Off-grid power: How to stay connected when away from home

Guide to off-grid power
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Recently, a reader asked how to provide off-grid power to a Starlink internet device. Given that our expectations of a weekend away now include home comforts, such as a coffee machine and a portable fridge, it’s helpful to know how to power all manner of technology away from home. These expectations grow to long-term RV travellers who want to run induction cooktops, air fryers, and even air conditioners whilst off-grid.

There are plenty of off-grid power options for camping, travelling, and anything in between. As we run through the technology, we’ll also let you know what’s best for your situation.

Off-grid power contents

What you need to know about off-grid power

As our desire for off-grid comforts grows, so does our need to provide more electricity without the luxury of mains-connected power. By off-grid, we refer to being remote and unable to connect to a mains 240-volt power supply. Yes, a night in a caravan park can include a powered site that will provide 240 volts, like at home, to power your toys and potentially charge batteries.

To have electric devices off-grid, you need three things:

  1. A battery
  2. The ability to connect your electrical devices to the battery
  3. A method of charging your battery
Redarc battery kit
Redarc battery kit

Your vehicle will have a 12-volt battery, designed for a short, high load to turn a starter motor and run vehicle accessories when the engine is running. Car batteries are not designed to power long or deep-cycle power needs. Don’t use your car battery to power devices with the engine off, or you will not be able to start your car in the morning.

Most electric devices are designed to run off 12-volt DC (direct current) or 240-volt AC (alternating current in Australia). A battery will be DC and is most likely 12 volts. You can run a 240-volt appliance from a battery using an inverter, which converts DC to AC. This process does come with a loss of power of around 10%. An inverter will need to be right-sized to power your 240-volt appliance. A 2000-watt coffee machine will need a >2000-watt inverter. The label on the bottom of your 240-volt appliance will indicate how many watts it needs.

Battery technology has advanced, and a modern lithium battery is the only technology we will discuss here. A Lithium battery has the advantage of being lightweight, holding more power, having a longer life and a disadvantage of being expensive. There are two main types of Lithium batteries: Lithium and LiFePO4. LifePO4 batteries are safer and last longer but are more expensive.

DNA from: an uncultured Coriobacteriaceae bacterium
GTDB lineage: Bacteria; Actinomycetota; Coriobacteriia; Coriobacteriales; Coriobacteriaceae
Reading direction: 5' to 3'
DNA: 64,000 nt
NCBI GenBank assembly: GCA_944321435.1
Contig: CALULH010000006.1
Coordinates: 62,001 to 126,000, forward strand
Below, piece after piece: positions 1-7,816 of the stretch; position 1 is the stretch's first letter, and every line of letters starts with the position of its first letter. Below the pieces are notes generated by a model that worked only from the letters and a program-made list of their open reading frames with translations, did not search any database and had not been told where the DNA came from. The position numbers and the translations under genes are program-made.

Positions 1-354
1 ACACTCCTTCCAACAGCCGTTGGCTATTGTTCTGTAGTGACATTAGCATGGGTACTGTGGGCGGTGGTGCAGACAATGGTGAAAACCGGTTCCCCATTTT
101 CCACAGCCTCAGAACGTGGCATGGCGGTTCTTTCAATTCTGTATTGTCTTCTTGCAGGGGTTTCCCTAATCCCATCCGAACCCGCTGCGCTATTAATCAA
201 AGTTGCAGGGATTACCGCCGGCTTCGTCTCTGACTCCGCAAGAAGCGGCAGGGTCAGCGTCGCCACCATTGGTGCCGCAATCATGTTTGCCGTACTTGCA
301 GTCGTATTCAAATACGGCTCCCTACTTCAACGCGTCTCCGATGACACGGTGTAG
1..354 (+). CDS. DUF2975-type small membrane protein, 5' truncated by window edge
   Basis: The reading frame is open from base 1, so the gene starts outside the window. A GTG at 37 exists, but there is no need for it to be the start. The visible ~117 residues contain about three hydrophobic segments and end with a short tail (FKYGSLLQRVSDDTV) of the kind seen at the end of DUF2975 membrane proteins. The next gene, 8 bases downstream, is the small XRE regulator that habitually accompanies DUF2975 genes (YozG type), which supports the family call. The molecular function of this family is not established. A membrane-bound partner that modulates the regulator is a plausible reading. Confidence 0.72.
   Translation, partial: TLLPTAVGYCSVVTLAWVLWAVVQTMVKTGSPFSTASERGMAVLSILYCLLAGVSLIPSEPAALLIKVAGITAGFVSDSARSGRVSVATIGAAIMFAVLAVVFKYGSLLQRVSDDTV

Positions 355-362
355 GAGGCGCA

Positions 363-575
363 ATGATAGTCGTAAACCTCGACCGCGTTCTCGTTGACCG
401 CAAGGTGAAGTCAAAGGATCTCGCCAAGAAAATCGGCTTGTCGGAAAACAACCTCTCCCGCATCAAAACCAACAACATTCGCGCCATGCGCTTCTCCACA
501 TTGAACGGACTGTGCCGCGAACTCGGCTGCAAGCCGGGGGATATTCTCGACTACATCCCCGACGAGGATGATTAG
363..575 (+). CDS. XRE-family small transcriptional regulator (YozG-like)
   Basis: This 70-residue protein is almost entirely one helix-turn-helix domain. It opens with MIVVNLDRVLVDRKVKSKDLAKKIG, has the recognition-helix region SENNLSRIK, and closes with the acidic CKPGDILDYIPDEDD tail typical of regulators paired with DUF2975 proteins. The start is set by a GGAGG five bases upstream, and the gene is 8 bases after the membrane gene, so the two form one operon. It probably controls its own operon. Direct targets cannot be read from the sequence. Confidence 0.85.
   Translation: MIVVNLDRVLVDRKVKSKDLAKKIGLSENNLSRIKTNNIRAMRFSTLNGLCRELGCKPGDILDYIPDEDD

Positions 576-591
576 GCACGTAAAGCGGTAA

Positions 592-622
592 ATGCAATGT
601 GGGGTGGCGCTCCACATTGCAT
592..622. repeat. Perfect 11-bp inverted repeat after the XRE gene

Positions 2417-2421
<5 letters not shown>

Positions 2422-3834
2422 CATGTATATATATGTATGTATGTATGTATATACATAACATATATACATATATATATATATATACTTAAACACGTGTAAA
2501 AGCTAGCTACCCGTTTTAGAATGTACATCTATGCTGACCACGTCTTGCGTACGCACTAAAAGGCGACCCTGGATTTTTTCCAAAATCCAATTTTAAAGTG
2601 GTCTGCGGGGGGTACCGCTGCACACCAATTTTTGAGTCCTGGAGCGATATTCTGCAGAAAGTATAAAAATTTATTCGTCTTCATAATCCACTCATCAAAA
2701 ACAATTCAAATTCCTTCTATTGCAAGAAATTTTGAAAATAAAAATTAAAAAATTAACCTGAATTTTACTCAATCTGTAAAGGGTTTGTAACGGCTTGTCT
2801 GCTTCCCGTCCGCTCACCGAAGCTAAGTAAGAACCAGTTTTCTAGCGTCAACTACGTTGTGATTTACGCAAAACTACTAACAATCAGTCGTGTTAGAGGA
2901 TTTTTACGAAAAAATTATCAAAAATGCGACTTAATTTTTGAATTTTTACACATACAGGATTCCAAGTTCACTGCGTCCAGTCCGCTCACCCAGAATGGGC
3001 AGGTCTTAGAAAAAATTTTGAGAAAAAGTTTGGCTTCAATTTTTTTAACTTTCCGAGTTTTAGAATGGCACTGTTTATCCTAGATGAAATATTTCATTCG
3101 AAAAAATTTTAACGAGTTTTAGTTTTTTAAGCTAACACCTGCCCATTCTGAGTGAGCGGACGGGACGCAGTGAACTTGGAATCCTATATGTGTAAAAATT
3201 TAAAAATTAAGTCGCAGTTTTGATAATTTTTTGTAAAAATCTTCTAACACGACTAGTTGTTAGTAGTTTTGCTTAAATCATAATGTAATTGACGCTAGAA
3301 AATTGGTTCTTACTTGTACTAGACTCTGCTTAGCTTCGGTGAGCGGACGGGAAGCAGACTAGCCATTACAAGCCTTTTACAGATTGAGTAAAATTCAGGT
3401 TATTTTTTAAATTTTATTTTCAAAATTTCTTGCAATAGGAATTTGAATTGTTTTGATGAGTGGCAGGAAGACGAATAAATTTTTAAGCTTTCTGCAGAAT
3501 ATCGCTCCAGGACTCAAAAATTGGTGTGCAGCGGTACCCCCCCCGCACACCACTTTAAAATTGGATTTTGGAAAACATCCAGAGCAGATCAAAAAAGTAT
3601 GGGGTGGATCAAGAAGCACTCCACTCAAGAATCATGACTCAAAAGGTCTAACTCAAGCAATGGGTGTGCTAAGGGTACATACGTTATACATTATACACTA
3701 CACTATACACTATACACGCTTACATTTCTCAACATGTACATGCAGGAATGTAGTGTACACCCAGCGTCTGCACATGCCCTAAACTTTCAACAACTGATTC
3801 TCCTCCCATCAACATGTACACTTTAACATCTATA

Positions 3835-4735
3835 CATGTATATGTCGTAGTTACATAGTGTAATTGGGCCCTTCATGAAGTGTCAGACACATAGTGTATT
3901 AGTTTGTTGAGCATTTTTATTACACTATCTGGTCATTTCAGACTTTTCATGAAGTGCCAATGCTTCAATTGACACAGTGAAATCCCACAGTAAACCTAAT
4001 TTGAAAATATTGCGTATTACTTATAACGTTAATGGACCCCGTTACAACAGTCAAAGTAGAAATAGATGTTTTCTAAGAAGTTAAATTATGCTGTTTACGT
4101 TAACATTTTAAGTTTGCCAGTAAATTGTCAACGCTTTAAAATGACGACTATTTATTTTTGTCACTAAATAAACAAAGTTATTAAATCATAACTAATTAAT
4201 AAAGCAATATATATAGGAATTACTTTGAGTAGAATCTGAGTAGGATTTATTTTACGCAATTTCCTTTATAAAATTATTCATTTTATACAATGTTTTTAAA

The capacity of a battery is measured in Amp-hours Ah or Watt hours Wh. From school, Watts = Amps x Volts. A 100Ah 12-volt battery is equal to approximately 1280Wh. If we ran a 100-watt camping fridge, it, in theory, would run for 12 hours. In reality, because you cannot fully discharge a lithium battery thanks to inbuilt intelligence and electrical losses, you would get less than 10 hours.

To charge your battery, you will need a mains battery charger if 240 volts is available, and you can last when you do not. Alternatively, when off-grid, you can recharge batteries from solar panels, a portable petrol generator, or the alternator in your vehicle.

Power your Starlink from 12 volts

The off-the-shelf Starlink models require 240-volt AC power. A Starlink will consume approximately 1000Wh in 24 hours whilst operational. Power solutions for a Starlink include a DIY battery & 200w or larger inverter, an all-in-one power station solution such as the Bluetti AC180, or a custom-built DC power supply such as the StarPower solution (requires 12 volts).

12 volt Starlink power supply
12-volt Starlink power supply

If you want to power a Starlink, why stop there? We could take many luxuries with us, so let’s explore that some more.

How has off-grid living changed?

We can go back to basics, sleep in a swag, keep warm from the fire and see from the stars, but when given the choice of glamping, I know which one I would choose.

Some of the home comforts you can have with off-grid power:

  • Internet and staying connected. Mobile broadband means you can stay connected in many areas, but Starlink means you can stay connected anywhere. National parks require online bookings, so how do you book without internet access?
  • Smartphone, tablet or PC so you could work on the road
  • TV to watch your team or favourite soap. Travellers no longer need an aerial; you can stream live TV or watch Netflix online.
  • Music to keep the party going without flattening your car battery
  • Power tools to repair or improve your setup.
  • Fridge: the days of melted ice in the bottom of the esky are over with portable fridges keeping your food and drinks fresh and cold.
  • Coffee machines are the latest fad off-grid to get you started in the morning. Equally, a blender may be your go.
  • Fans to keep you cool and help you sleep at night